Cohen back on stand in Trump trial, with closing arguments expected May 28

Prosecution set to rest its case in former US president’s hush money trial after more than four weeks, as his former fixer returns for further cross-examination

Former US President Donald Trump speaks to members of the media before entering the courtroom with his attorney Todd Blanche at Manhattan Criminal Court on May 20, 2024 in New York. (Michael M. Santiago/Pool Photo via AP)
Former US President Donald Trump speaks to members of the media before entering the courtroom with his attorney Todd Blanche at Manhattan Criminal Court on May 20, 2024 in New York. (Michael M. Santiago/Pool Photo via AP)

NEW YORK (AP) — Donald Trump’s hush money trial is heading into the final stretch, with prosecutors’ last and star witness back on the stand Monday for more grilling before the former US president’s lawyers get their chance to put on a case.

The landmark trial will kick back off in Manhattan with more defense cross-examination of former Trump attorney Michael Cohen, whose pivotal testimony last week directly tied Trump to the alleged hush money scheme. He’s the last prosecution witness and it’s not yet clear whether Trump’s attorneys will call any witnesses, let alone the presumptive US Republican presidential nominee himself.

Defense lawyers already have questioned Cohen for hours about his criminal history and past lies to paint him as a serial fabulist who is on a revenge campaign aimed at taking down Trump.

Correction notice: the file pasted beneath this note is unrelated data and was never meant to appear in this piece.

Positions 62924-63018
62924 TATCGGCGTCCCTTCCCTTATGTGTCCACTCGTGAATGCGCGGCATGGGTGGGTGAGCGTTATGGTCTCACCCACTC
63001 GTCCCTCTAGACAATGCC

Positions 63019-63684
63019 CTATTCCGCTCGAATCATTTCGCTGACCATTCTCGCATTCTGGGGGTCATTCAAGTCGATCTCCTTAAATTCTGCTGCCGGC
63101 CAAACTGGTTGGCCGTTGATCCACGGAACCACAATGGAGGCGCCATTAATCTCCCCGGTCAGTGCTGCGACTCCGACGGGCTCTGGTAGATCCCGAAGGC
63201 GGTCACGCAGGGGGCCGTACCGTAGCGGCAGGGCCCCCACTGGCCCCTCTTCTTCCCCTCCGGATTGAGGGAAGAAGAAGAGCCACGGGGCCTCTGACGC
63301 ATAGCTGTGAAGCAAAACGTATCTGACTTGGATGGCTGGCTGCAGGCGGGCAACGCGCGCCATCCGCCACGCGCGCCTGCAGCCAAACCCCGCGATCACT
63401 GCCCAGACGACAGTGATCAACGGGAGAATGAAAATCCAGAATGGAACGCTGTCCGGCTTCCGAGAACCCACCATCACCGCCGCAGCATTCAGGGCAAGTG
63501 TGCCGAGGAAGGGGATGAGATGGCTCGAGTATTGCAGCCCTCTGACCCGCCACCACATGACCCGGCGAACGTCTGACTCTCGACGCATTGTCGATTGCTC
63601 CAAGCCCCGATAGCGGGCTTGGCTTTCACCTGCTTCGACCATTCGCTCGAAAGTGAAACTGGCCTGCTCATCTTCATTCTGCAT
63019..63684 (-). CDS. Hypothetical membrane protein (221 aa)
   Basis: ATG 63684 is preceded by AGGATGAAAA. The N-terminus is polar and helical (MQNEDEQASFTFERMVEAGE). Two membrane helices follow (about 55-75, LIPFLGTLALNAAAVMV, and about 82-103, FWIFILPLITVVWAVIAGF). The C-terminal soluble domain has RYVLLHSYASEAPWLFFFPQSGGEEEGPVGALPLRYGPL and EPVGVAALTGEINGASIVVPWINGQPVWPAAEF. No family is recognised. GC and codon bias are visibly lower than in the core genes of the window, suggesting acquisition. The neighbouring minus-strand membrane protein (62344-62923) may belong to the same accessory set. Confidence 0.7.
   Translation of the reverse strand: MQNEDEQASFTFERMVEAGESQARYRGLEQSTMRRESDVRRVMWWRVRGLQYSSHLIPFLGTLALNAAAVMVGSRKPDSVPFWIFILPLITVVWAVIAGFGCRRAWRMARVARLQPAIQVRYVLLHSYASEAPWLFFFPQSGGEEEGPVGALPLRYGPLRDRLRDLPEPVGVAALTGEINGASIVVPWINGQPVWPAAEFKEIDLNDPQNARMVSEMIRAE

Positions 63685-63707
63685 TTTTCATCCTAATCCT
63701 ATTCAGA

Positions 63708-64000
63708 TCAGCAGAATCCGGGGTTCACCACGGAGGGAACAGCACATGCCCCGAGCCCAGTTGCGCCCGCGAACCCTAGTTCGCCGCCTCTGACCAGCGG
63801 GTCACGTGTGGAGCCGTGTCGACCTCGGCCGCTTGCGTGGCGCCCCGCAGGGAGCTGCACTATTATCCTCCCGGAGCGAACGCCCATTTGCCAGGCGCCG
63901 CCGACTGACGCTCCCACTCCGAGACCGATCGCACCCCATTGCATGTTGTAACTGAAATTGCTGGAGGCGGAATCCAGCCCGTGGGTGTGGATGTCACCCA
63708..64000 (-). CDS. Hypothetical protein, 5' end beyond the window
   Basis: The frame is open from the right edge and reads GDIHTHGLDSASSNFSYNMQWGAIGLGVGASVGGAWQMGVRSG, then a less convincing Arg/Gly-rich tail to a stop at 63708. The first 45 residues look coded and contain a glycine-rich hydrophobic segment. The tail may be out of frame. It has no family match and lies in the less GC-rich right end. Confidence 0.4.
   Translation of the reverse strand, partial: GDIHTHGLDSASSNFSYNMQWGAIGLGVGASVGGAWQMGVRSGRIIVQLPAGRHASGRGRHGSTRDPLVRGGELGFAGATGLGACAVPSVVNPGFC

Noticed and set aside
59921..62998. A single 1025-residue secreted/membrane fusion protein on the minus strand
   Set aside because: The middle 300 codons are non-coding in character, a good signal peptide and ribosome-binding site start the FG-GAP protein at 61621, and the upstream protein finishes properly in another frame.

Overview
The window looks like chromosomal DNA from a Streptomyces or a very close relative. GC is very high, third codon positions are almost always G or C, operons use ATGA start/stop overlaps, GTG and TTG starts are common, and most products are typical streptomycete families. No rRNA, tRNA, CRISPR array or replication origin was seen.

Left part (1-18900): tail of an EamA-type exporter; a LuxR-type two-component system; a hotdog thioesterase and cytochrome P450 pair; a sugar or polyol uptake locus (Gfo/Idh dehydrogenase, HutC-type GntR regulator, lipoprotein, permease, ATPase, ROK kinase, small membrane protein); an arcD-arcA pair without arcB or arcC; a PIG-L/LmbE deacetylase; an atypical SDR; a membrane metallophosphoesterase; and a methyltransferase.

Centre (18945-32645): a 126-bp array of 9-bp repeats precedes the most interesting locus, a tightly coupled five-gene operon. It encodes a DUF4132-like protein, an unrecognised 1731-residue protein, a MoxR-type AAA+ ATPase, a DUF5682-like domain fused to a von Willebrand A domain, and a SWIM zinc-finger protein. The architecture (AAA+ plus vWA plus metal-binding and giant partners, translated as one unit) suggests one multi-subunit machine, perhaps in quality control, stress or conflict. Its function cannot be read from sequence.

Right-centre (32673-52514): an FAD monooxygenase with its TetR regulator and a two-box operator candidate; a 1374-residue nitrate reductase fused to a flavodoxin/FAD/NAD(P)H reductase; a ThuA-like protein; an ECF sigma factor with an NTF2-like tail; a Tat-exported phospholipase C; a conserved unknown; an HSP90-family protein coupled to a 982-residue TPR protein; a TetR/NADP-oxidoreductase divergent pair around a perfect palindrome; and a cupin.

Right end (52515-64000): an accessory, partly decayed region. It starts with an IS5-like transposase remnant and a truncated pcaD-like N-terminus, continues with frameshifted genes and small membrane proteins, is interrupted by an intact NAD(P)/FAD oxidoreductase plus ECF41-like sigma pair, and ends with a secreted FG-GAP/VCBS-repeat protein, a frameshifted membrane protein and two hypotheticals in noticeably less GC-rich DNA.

After more than four weeks of testimony about sex, money, tabloid machinations and the details of Trump’s company record keeping, jurors could begin deliberating as soon as next week to decide whether Trump is guilty of 34 felony counts of falsifying business records in the first criminal trial of a former US president.

The charges stem from internal Trump Organization records where payments to Cohen were marked as legal expenses, when prosecutors say they were really reimbursements for a $130,000 hush money payment to porn actor Stormy Daniels.

Trump has pleaded not guilty. His lawyers say there was nothing criminal about the Daniels deal or the way Cohen was paid.

“There’s no crime,” Trump told reporters after arriving at the courthouse Monday. “We paid a legal expense. You know what it’s marked down as? A legal expense.”

Manhattan District Attorney Alvin Bragg’s office is expected to rest its case once Cohen is off the stand, but prosecutors would have an opportunity to call rebuttal witnesses if Trump’s lawyers put on witnesses of their own. Judge Juan M. Merchan, citing scheduling issues, says he expects closing arguments to happen May 28, the Tuesday after Memorial Day in the US.

Michael Cohen leaves his apartment building on his way to Manhattan criminal court in New York, May 20, 2024. (AP Photo/Seth Wenig)

Defense lawyers said they have not decided whether Trump will testify. And Trump did not respond to shouted questions from reporters about whether his lawyers have advised him not to take the stand.

Defense attorneys generally are reluctant to put their clients on the witness stand and open them up to intense questioning by prosecutors, as it often does more harm than good.